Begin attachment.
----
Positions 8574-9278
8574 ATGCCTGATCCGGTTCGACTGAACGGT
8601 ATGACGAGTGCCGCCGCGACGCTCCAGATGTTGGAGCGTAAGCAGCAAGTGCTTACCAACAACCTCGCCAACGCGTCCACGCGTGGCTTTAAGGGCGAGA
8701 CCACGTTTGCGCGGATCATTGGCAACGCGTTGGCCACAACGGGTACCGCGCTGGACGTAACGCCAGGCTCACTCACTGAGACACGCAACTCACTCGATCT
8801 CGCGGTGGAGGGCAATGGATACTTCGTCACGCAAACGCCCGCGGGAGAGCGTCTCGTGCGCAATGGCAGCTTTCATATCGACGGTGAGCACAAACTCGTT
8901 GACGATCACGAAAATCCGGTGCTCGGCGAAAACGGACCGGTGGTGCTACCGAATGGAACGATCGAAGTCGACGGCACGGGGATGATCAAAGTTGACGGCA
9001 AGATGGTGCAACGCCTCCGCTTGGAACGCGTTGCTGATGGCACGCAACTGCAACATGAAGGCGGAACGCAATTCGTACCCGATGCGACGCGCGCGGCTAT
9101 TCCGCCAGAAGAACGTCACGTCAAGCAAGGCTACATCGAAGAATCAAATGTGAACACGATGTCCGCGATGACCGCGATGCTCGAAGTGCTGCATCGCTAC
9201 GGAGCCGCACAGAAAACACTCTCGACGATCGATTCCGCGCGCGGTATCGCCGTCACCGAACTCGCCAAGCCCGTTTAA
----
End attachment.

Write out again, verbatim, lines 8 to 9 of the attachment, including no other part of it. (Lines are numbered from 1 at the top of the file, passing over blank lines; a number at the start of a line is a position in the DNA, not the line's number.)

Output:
9101 TCCGCCAGAAGAACGTCACGTCAAGCAAGGCTACATCGAAGAATCAAATGTGAACACGATGTCCGCGATGACCGCGATGCTCGAAGTGCTGCATCGCTAC
9201 GGAGCCGCACAGAAAACACTCTCGACGATCGATTCCGCGCGCGGTATCGCCGTCACCGAACTCGCCAAGCCCGTTTAA